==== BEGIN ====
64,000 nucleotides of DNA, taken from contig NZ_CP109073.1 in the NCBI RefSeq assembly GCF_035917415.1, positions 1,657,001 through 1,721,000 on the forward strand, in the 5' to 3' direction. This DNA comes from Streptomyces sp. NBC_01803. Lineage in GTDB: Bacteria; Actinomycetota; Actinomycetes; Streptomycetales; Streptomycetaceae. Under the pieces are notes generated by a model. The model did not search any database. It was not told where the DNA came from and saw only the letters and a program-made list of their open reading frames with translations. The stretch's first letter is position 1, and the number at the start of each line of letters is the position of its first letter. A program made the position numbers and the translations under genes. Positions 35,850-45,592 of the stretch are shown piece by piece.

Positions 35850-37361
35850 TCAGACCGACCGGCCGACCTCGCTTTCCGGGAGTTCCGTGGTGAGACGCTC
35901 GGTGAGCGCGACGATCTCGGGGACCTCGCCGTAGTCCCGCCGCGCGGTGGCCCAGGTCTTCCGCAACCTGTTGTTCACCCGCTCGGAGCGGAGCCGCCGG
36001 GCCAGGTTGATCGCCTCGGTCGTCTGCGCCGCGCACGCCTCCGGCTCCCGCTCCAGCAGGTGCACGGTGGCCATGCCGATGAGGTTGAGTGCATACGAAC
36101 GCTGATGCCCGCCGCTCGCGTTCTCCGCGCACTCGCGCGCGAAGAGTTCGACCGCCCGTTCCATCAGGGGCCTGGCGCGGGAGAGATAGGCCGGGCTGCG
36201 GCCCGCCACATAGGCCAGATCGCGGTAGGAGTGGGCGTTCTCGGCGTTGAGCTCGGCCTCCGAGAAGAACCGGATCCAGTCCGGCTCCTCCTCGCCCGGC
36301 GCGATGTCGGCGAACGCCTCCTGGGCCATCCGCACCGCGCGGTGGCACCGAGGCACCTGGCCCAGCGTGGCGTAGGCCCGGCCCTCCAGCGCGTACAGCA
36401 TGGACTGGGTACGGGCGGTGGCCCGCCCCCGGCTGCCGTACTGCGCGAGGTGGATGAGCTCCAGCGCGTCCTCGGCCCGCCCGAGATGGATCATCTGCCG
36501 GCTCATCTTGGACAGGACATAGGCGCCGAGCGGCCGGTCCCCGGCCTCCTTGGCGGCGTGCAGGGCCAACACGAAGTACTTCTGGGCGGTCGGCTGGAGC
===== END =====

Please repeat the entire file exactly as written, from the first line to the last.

64,000 nucleotides of DNA, taken from contig NZ_CP109073.1 in the NCBI RefSeq assembly GCF_035917415.1, positions 1,657,001 through 1,721,000 on the forward strand, in the 5' to 3' direction. This DNA comes from Streptomyces sp. NBC_01803. Lineage in GTDB: Bacteria; Actinomycetota; Actinomycetes; Streptomycetales; Streptomycetaceae. Under the pieces are notes generated by a model. The model did not search any database. It was not told where the DNA came from and saw only the letters and a program-made list of their open reading frames with translations. The stretch's first letter is position 1, and the number at the start of each line of letters is the position of its first letter. A program made the position numbers and the translations under genes. Positions 35,850-45,592 of the stretch are shown piece by piece.

Positions 35850-37361
35850 TCAGACCGACCGGCCGACCTCGCTTTCCGGGAGTTCCGTGGTGAGACGCTC
35901 GGTGAGCGCGACGATCTCGGGGACCTCGCCGTAGTCCCGCCGCGCGGTGGCCCAGGTCTTCCGCAACCTGTTGTTCACCCGCTCGGAGCGGAGCCGCCGG
36001 GCCAGGTTGATCGCCTCGGTCGTCTGCGCCGCGCACGCCTCCGGCTCCCGCTCCAGCAGGTGCACGGTGGCCATGCCGATGAGGTTGAGTGCATACGAAC
36101 GCTGATGCCCGCCGCTCGCGTTCTCCGCGCACTCGCGCGCGAAGAGTTCGACCGCCCGTTCCATCAGGGGCCTGGCGCGGGAGAGATAGGCCGGGCTGCG
36201 GCCCGCCACATAGGCCAGATCGCGGTAGGAGTGGGCGTTCTCGGCGTTGAGCTCGGCCTCCGAGAAGAACCGGATCCAGTCCGGCTCCTCCTCGCCCGGC
36301 GCGATGTCGGCGAACGCCTCCTGGGCCATCCGCACCGCGCGGTGGCACCGAGGCACCTGGCCCAGCGTGGCGTAGGCCCGGCCCTCCAGCGCGTACAGCA
36401 TGGACTGGGTACGGGCGGTGGCCCGCCCCCGGCTGCCGTACTGCGCGAGGTGGATGAGCTCCAGCGCGTCCTCGGCCCGCCCGAGATGGATCATCTGCCG
36501 GCTCATCTTGGACAGGACATAGGCGCCGAGCGGCCGGTCCCCGGCCTCCTTGGCGGCGTGCAGGGCCAACACGAAGTACTTCTGGGCGGTCGGCTGGAGC